I asked library director Bill Harmer about those concerns. He replied: “Yes, it’s safe. It will be safely taken down and safely stored. It will be available for re-hanging when the library renovation project is completed.”

Town arts curator Kathie Motes Bennewitz adds:

The Library has held discussions with Marion  Grebow, individuals involved in the 1998 fundraising project, the original installer, and (as early as 2014) with 3rd-party fine art service firms on how best to de-install, pack, transport and store the wall.

The priority has always been to protect the wall during construction. I am confident it will be professionally handled and stored until it can come back to the library.

Meanwhile, mural advocates produced a video about the River of Names.

At the end, Curran says: “Every day the tide goes in, and the tide goes out. But the river remains.

“I hope that the names will, too.”

(For more information, email

13 responses to “Advocates Fear Tide Going Out On “River Of Names”

  1. As two of the many local tile donors, my wife and I are curious: is the library essentially saying there is no specific plan at this point for the placement of the mural in the renovated library? We understand that the library has not raised all of the money towards its ultimate goal, but hopefully there is a Plan B (and/or Plan C) for the overall design and construction in the event a lower amount is raised.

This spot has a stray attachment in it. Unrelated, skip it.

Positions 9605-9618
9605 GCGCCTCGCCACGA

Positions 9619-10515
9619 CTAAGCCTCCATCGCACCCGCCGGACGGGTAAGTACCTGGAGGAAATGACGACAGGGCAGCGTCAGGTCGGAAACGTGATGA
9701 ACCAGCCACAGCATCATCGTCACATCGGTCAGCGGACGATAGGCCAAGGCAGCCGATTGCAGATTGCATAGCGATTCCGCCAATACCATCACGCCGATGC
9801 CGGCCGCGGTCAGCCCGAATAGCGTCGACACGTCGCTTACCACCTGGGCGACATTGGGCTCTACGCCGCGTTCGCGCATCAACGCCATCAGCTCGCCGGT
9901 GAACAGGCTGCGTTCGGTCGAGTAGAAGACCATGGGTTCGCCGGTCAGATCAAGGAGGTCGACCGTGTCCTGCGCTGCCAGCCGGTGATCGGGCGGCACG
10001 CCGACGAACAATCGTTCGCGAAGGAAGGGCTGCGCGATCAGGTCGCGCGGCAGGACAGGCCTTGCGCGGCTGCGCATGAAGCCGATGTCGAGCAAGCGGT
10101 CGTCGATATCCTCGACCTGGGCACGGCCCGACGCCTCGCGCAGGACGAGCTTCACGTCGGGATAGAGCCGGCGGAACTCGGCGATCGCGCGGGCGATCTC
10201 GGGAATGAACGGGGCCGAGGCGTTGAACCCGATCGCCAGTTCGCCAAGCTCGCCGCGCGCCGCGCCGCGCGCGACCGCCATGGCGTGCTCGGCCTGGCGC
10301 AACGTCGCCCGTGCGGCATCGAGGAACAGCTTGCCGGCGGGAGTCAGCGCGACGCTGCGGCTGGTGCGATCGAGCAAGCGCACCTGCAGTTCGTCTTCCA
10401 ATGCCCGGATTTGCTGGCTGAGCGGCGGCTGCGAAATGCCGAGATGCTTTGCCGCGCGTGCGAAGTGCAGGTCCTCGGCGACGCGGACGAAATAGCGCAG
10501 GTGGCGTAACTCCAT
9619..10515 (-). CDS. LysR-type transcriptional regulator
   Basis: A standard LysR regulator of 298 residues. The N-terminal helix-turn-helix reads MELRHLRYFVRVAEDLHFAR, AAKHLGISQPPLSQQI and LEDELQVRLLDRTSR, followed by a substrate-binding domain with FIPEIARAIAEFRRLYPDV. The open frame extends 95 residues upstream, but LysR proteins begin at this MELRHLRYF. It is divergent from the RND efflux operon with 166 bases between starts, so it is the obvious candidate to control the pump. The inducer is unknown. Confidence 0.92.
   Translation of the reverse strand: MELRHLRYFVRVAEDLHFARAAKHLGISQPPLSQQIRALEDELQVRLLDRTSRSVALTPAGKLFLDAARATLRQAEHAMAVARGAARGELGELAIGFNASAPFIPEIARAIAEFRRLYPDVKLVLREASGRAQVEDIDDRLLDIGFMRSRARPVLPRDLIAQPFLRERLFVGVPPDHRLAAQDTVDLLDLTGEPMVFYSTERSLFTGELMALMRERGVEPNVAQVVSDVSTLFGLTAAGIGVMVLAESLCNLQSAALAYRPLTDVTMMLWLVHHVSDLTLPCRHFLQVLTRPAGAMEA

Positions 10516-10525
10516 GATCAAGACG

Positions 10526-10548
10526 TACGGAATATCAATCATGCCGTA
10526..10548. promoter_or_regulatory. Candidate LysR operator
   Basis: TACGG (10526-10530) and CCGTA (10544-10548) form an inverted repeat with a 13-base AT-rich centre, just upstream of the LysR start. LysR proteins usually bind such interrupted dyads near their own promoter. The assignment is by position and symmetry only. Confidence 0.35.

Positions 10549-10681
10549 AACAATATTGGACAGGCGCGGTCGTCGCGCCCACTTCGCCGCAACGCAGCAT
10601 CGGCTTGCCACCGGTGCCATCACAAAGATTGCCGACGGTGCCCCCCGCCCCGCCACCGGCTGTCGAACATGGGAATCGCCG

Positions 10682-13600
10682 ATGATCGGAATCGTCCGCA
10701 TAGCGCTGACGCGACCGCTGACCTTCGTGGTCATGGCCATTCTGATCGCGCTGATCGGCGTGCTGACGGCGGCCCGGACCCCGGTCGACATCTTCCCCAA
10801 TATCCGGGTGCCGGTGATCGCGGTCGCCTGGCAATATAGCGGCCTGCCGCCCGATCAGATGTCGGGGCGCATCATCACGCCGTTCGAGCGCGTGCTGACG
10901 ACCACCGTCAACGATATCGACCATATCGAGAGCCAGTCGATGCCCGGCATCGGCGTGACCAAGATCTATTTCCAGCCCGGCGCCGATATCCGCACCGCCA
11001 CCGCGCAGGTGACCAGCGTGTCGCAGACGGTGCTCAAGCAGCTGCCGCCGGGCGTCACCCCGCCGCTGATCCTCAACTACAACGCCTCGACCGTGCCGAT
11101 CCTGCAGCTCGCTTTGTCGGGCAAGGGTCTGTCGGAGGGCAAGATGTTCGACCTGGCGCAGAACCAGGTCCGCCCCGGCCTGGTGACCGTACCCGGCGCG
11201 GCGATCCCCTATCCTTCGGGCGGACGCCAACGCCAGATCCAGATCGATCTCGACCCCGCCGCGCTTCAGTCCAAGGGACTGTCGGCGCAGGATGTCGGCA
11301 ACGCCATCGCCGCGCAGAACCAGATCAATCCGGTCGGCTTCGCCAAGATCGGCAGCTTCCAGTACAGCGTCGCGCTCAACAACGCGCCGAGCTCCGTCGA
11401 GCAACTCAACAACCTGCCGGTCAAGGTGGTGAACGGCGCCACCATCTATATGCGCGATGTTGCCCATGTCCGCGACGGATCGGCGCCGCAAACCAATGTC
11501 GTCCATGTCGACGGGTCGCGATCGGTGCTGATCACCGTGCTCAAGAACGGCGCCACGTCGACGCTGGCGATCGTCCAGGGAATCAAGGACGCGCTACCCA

The mural is unquestionably one of the real arts treasures in town and we hope it would be given a prominent spot in the new library–and that there are specific placement plans in place for whatever amount is ultimately raised.

  2. Richard Epstein

    Our family bought 2 small tiles that I visit when I pass by this in the library.
    Because I am on the Westport Arts Advisory Committee, I have been fortunate to have seen the plans that the Library has made to re-install the wall – which, at over 26 feet , will take up a lot of wall space. But the solution I saw keeps it prominently visible to
    all and still honor those who appreciate the library so much.

    It will be a tricky job to disassemble it and reinstall but I sincerely hope that
    Ms. Grebow will appreciate the effort it will take to preserve this wonderful installation and will lend her hand to